If the Order or Judgment relates to a court hearing, a record may be obtained of the oral arguments and court findings and conclusions made at the hearing.

    See Audio Recording of Court Proceedings Order Form
    See Transcipt Order Form and Instructions


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  • Personal Financial Management Certificate, Do I Need To File This?

    Form B23 + Number of the Personal Financial Management Course Certificate - Within 60 days after the first 341(a) Meeting of Creditors, individuals must file a mandatory court form (Form 23/B23). It is not necessary to file the Certificate of Completion. Instead, the debtor is required to insert the certificate number on Form B23, and a joint debtor must fill out and file a separate Form B23 with a separate certificate number. If an individual delays in doing this, the bankruptcy case will likely be closed (not dismissed) without a discharge of debts being granted. If the case is closed, an individual debtor will have to file a motion to reopen the bankruptcy case (and pay a substantial filing fee) and to extend the time to have Form B23 placed on the court docket and a discharge order entered. Important rules are Bankruptcy Code Sections 727(a)(11), 1141(d)(3), and 1328(g). 

    Mandatory Court Form: Debtor’s Certification of Completion of Postpetition Instructional Course Concerning Personal Financial Management (B23)
     


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  • Personal Identification, How Can I Protect Mine In Bankruptcy

     A) General Privacy Policy - The Judicial Conference privacy policy addresses the protection of individual privacy in the context of access to electronic case files. Effective December 1, 2003, the policy requires that personal identifiers, such as Social Security numbers, financial account numbers, dates of birth, and names of minor children be redacted. A debtor and others who file documents with the court are responsible for redacting personal identifiers from documents filed with the court. Neither the clerk's office nor bankruptcy judges are responsible for this.

    The privacy policy applies to all documents filed with the court, whether submitted by electronic means or by paper copy. The policy is not retroactive.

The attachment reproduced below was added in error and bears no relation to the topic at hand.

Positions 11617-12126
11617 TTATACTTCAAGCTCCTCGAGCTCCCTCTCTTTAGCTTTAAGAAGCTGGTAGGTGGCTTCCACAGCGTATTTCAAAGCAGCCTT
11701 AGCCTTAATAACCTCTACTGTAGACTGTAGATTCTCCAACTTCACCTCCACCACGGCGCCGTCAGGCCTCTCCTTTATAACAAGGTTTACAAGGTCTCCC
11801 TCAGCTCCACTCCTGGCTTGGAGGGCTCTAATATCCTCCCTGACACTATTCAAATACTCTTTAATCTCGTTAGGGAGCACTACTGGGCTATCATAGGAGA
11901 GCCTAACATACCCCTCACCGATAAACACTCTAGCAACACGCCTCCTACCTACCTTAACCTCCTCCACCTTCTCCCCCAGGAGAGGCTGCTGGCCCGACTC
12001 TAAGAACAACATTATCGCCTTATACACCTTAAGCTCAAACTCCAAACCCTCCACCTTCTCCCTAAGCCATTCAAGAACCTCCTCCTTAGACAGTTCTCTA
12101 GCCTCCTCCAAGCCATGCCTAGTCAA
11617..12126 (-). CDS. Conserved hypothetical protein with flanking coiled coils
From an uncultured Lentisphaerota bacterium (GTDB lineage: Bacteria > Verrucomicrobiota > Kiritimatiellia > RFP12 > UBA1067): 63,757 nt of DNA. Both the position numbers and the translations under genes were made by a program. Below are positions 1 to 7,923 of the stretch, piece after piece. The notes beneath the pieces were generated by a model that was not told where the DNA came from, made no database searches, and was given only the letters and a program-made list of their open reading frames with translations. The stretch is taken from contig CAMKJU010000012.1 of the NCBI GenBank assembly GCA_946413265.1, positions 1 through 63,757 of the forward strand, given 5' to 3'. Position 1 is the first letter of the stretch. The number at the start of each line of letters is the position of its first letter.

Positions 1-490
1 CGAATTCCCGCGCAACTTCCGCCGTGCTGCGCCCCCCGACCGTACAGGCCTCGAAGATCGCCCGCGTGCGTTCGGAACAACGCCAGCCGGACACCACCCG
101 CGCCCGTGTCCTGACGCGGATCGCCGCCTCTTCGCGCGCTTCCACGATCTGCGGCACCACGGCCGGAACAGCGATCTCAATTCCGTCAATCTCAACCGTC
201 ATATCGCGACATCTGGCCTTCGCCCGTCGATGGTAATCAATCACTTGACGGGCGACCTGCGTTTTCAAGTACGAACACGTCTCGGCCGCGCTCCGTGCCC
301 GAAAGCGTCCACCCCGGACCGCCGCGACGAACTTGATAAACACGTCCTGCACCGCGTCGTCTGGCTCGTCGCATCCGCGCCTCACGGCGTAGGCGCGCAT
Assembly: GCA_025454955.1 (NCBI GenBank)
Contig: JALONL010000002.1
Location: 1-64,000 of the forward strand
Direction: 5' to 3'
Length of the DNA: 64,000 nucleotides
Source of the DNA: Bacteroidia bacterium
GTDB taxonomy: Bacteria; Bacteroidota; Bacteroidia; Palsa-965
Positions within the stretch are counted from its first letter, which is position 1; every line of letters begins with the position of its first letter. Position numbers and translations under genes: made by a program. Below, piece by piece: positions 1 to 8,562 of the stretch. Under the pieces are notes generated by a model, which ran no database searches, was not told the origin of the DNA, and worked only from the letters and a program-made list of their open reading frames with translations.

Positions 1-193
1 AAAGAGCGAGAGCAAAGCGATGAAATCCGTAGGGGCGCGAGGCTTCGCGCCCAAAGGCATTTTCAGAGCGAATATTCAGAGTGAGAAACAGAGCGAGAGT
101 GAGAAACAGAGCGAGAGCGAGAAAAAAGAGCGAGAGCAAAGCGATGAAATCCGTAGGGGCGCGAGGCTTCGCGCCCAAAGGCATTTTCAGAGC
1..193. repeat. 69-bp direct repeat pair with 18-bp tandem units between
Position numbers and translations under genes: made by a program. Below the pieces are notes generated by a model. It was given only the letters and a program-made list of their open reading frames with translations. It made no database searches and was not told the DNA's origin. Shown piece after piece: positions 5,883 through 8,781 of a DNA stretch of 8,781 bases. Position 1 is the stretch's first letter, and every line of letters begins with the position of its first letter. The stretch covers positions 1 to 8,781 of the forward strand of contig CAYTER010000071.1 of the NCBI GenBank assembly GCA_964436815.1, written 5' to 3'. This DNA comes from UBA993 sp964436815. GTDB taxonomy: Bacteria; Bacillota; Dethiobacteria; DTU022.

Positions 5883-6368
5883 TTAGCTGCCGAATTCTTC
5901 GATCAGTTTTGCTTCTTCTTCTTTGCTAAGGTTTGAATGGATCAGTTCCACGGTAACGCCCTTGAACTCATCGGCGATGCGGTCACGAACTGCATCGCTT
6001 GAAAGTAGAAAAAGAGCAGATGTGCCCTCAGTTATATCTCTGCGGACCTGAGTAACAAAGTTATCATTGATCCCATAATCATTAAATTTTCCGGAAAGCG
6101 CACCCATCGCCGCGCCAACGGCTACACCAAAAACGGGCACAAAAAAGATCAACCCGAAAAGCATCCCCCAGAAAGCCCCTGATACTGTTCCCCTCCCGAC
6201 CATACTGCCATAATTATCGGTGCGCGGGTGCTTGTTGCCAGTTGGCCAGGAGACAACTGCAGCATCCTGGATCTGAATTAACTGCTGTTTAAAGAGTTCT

B) Excluding a Debtor's Personal Identifiers from Petition Packages - In compliance with the Judicial Conference privacy policy, effective December, 1, 2003, filers should redact certain personal or sensitive information from documents filed with the Court. "Personal identifiers" are the following:

    1. Social Security Numbers: All 9 digits of the SSN - A debtor is required to submit a Statement of Social Security Number(s) (Form B21) containing the full nine-digit SSN at the time a petition is filed. The bankruptcy court clerk's office staff will use the information to open a bankruptcy case docket, but the actual Form B21 will not become part of the docket that is viewable by the public. Last 4 digits only – For all other documents in which an individual's SSN must be included, ONLY insert the last four digits of the SSN. If a debtor needs to amend a social security number, 3 forms must be filed. Download form below.
    2. Financial Account Numbers: If financial account numbers are relevant, only the last four digits of these numbers should be used.
    3. Dates of Birth: If an individual's date of birth must be included in a document, only the year should be used.

    C) Excluding Names of Minor Children -- If the name of a minor child must be mentioned in a document, only the initials of that child should be used.

    Download Form: Amended Statement of Social Security Number(s) or ITIN Number